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Stigma and Public Health: Issues and Interventions

East Baltimore
3rd Term
Mental Health
Academic Year
2022 - 2023
Instruction Method
Class Time(s)
Friday, 1:30 - 3:20pm
Auditors Allowed
Yes, with instructor consent
Available to Undergraduate
Grading Restriction
Letter Grade or Pass/Fail
Course Instructor(s)
Contact Name
Frequency Schedule
Every Year
Stigma and discrimination are a major social determinant of health among multiple marginalized and oppressed communities. Do you want to evaluate the health impact of stigma and discrimination on a particular community or understand how public health programs may affect experiences of stigma and discrimination? Are you interested in learning more about the evidence behind how to reduce stigma and discrimination to address health inequity and social justice? Are you willing and ready to engage in critical reflection about the role of public health and our own actions in perpetuating or challenging stigmas?
Provides a broad understanding of the public health impact of stigma and discrimination related to a variety of identities and health conditions. Introduces students to frameworks for understanding stigma (including intersectionality), strategies for characterizing and measuring stigma, and intervention approaches for reducing stigma and discrimination at different ecological levels with the goal of improving health equity, access to quality healthcare services, and promoting psychosocial wellbeing.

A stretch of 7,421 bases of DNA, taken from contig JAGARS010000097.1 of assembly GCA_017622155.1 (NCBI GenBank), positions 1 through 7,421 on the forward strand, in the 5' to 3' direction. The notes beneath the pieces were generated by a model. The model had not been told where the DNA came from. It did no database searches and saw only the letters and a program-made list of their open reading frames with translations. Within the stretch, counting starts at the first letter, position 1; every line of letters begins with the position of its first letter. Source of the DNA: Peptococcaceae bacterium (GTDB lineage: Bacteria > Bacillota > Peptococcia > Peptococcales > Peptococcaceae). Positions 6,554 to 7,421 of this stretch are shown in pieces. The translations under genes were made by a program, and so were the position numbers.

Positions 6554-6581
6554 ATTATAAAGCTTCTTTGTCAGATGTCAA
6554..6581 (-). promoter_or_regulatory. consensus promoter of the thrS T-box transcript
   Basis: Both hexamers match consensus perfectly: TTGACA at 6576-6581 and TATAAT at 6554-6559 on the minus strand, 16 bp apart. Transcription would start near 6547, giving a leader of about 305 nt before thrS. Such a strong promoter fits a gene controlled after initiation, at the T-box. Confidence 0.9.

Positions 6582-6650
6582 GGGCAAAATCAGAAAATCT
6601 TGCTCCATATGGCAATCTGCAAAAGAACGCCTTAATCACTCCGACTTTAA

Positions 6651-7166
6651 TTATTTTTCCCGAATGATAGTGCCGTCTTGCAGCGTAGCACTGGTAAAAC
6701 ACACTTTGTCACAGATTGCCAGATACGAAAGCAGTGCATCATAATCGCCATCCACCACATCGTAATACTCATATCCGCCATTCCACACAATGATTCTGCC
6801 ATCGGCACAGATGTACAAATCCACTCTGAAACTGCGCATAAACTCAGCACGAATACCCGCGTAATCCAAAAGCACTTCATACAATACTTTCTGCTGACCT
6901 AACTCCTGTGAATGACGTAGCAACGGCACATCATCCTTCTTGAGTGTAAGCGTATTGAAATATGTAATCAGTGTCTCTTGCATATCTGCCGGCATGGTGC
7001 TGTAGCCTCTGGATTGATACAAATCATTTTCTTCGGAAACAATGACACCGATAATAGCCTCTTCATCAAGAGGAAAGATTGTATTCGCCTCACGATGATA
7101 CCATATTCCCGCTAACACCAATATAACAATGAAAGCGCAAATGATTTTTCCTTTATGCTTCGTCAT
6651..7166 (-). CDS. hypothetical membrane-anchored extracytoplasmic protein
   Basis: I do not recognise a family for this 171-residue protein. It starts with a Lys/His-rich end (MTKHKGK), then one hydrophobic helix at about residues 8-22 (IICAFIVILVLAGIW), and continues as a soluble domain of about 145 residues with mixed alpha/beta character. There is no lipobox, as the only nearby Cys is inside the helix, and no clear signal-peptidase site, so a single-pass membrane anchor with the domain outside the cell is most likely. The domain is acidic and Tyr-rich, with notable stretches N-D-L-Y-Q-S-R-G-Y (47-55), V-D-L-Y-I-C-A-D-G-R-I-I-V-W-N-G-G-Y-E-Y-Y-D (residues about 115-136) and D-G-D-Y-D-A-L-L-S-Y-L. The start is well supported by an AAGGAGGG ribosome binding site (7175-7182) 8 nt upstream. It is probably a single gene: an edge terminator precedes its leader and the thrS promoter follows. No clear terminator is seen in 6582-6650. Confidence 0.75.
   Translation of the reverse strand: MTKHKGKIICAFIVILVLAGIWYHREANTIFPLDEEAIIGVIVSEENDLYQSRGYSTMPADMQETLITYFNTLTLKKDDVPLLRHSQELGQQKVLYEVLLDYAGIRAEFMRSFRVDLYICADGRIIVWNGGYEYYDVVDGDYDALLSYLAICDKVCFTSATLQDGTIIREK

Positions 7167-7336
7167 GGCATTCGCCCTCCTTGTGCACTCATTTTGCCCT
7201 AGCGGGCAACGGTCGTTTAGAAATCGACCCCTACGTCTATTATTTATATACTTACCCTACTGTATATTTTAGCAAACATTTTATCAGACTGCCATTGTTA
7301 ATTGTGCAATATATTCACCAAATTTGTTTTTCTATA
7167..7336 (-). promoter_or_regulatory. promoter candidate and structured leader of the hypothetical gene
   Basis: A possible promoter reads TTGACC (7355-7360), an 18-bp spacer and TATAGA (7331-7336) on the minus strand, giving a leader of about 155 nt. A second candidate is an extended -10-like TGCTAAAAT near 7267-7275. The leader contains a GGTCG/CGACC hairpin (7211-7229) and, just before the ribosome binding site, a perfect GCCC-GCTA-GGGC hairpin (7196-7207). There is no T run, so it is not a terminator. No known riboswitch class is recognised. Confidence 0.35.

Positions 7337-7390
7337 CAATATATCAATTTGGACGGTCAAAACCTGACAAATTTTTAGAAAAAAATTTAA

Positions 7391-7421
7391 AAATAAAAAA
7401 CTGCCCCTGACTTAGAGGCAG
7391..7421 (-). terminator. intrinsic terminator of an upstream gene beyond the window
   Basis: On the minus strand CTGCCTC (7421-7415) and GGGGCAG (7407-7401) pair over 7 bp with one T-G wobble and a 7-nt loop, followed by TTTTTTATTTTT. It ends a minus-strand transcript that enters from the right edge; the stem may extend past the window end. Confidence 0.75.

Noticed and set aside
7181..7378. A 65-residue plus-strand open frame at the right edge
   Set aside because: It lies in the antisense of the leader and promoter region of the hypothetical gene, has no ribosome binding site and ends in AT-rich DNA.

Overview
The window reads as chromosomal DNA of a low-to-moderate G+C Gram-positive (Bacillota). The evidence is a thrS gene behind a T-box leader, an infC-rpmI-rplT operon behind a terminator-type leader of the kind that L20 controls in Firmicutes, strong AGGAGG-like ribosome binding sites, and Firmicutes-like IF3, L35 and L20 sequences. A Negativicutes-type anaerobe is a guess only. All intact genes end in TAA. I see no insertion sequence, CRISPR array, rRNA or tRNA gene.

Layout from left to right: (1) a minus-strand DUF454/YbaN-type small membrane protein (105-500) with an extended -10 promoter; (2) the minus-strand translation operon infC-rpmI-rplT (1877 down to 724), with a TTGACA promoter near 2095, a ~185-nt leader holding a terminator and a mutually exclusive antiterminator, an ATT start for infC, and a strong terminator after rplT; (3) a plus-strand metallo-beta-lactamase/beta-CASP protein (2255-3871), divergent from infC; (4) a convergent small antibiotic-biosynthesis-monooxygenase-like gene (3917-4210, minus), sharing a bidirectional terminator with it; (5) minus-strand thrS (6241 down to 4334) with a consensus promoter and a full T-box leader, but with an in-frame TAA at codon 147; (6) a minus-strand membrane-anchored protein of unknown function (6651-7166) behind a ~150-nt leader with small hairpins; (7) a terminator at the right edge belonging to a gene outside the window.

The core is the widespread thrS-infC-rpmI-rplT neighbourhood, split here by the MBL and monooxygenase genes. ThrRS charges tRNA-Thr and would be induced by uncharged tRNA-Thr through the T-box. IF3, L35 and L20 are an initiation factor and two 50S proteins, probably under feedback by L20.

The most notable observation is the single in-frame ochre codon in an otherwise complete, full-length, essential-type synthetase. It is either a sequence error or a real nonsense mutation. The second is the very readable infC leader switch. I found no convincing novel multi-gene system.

Learning Objectives
Upon successfully completing this course, students will be able to:
  1. Describe stigma mechanisms and apply different theoretical frameworks to understand stigma processes
  2. Discuss stigma and discrimination related to multiple identities and conditions (e.g. diagnosed mental disorder, substance use, race, immigration status, LGBTQ+) as a public health problem and social determinant of health, with a particular focus on mental health and well-being
  3. Distinguish between different strategies for characterizing and quantifying stigma and discrimination
  4. Critique the current evidence for stigma and discrimination mitigation or reduction strategies implemented at the institutional, community, and individual levels
  5. Evaluate critical issues, including ethics, social justice, and cultural competence as they relate to working with populations affected by stigma and discrimination, including through challenging one’s own prejudices, biases, and beliefs through critical reflection
Methods of Assessment
This course is evaluated as follows:
  • 20% Discussion
  • 10% Peer-feedback
  • 10% Reflection
  • 10% Written Assignment(s)
  • 40% Final Paper
  • 10% Final Presentation